Rebecca Molinari is a GIS Analyst for the Groundwater & Wetlands Program at the Utah Geological Survey. She earned a M.S. degree in Environmental Science from Brigham Young University in 2019. She joined the UGS in 2020 after an internship with the Smithsonian Environmental Research Center. She loves botany, coding, and anything related to GIS. Her work focuses on wetland mapping and analyzing spatiotemporal trends of vegetation and surface water across Utah. In her free time she enjoys reading, hiking, hammocking, and spending time with her family.
Phone: (801) 537-3335
Trevor Schlossnagle is a Project Geologist and hydrogeologist with the Groundwater Program at the Utah Geological Survey. He has a B.S. in environmental science from SUNY College of Environmental Science & Forestry and studied hydrology at New Mexico Tech. He spent several years in consulting, working on Department of Defense groundwater contamination projects, before joining the UGS in July 2018. Trevor’s work with UGS has focused on applying geochemistry to groundwater issues, including water budgets, hydrogeologic characterization, and monitoring hydrologic effects of large-scale watershed restoration projects.
Claire Spangenberg Kellner
Claire Spangenberg Kellner is a Geologist with the Groundwater & Wetlands Program at the Utah Geological Survey. She earned a B.S. in environmental geoscience from the University of St. Thomas in St. Paul, Minnesota. She joined the UGS in spring of 2021 after spending the first years of her career conducting field work and hydrogeologic projects at Grand Canyon National Park’s Division of Science and Resource Management and at the Minnesota Department of Transportation. At the UGS she contributes to monitoring efforts for a variety of environmental restoration projects focusing on pinyon-juniper clearing and beaver dam analogues. She also works on implementing a monitoring program and water budget analysis for the Great Salt Lake Shoreland Preserve. Originally from Duluth, Minnesota, Claire moved to Utah in August 2020 and has been enjoying all the outdoor recreation that the state has to offer. On the weekends you can find her baking, hiking with her dog, or trying to find some open water for paddle boarding.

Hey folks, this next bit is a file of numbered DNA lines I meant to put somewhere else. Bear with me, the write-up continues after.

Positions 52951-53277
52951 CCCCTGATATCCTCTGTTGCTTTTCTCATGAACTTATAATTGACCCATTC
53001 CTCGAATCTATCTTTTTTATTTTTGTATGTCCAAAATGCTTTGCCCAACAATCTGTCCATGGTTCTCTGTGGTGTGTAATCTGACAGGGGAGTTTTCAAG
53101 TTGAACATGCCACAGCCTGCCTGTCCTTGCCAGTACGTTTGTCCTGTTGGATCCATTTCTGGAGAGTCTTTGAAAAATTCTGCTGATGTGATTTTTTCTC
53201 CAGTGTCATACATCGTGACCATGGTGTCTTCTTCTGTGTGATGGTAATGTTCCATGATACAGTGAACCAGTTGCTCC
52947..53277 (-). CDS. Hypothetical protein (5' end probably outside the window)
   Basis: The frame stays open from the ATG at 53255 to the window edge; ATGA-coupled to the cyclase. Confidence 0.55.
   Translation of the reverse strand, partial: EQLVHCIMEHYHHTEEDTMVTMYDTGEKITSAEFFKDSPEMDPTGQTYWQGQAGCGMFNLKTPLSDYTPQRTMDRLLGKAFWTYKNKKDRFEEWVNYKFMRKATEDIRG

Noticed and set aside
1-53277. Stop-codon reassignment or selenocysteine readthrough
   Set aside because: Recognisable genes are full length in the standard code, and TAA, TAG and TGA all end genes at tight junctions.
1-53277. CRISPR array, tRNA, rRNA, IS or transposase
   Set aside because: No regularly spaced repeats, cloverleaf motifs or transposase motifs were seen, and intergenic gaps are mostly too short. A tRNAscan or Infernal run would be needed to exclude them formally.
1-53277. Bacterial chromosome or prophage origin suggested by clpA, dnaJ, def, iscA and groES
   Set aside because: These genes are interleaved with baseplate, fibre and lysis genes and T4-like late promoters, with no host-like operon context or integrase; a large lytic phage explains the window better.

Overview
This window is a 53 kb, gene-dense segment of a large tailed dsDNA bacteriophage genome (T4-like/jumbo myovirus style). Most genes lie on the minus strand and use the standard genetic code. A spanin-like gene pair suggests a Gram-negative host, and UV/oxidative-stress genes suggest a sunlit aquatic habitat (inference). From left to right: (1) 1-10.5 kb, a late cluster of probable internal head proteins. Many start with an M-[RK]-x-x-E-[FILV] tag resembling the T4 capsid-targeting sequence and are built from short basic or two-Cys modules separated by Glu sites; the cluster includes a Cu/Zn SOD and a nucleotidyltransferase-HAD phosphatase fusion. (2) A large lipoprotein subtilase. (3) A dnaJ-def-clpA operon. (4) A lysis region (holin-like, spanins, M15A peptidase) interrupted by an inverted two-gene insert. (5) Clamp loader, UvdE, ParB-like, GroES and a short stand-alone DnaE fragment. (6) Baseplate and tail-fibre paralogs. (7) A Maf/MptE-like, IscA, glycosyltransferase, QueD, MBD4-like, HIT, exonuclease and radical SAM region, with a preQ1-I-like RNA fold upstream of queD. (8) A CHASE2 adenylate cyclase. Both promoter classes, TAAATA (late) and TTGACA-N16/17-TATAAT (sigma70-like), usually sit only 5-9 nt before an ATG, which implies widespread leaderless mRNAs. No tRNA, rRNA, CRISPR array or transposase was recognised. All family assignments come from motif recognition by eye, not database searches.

Elisabeth Stimmel is a Wetland Technician with the Groundwater & Wetlands Program at the Utah Geological Survey. She received a B.S. in wildlife ecology & management in 2017 and a M.S. in forest ecology & management with a focus on wetlands in 2020 from Michigan Technological University. She came to Utah during the summer of 2020 and has since worked for the Utah Geological Survey and the Utah Division of Water Quality helping with botany identification for wetland surveys including the Utah Rapid Assessment Protocol and the National Wetland Condition Assessment. Her work now focuses on mapping wetlands in Utah using GIS.
Phone: (801) 537-3387
Janae Wallace is a Senior Scientist in the Groundwater & Wetlands Program and has been with the Utah Geological Survey since 1996. She has a B.S. degree from the University of Utah and M.S. degree from Northern Arizona University. Her projects involve groundwater quality, especially groundwater quality classifications, nitrate studies, septic-tank density analysis, aquifer storage and recovery projects, and currently watershed restorative initiative projects working in concert with sister agencies in the Utah Department of Natural Resources and Utah Department of Environmental Quality.
Kiersten Winwood is a GIS Analyst for the Groundwater & Wetlands Program at the Utah Geological Survey. She earned a B.S. degree in watershed and Earth systems, with a minor in Geographic Information Sciences, from Utah State University in 2019. She joined the UGS in the spring of 2023 after working for the Utah Division of Water Rights. Originally from Utah, Kiersten is passionate about implementing GIS tools in research and conservation efforts surrounding our water resources in the state. In her free time she enjoys cooking, reading, spending time with her family, and hiking in the nearby mountains.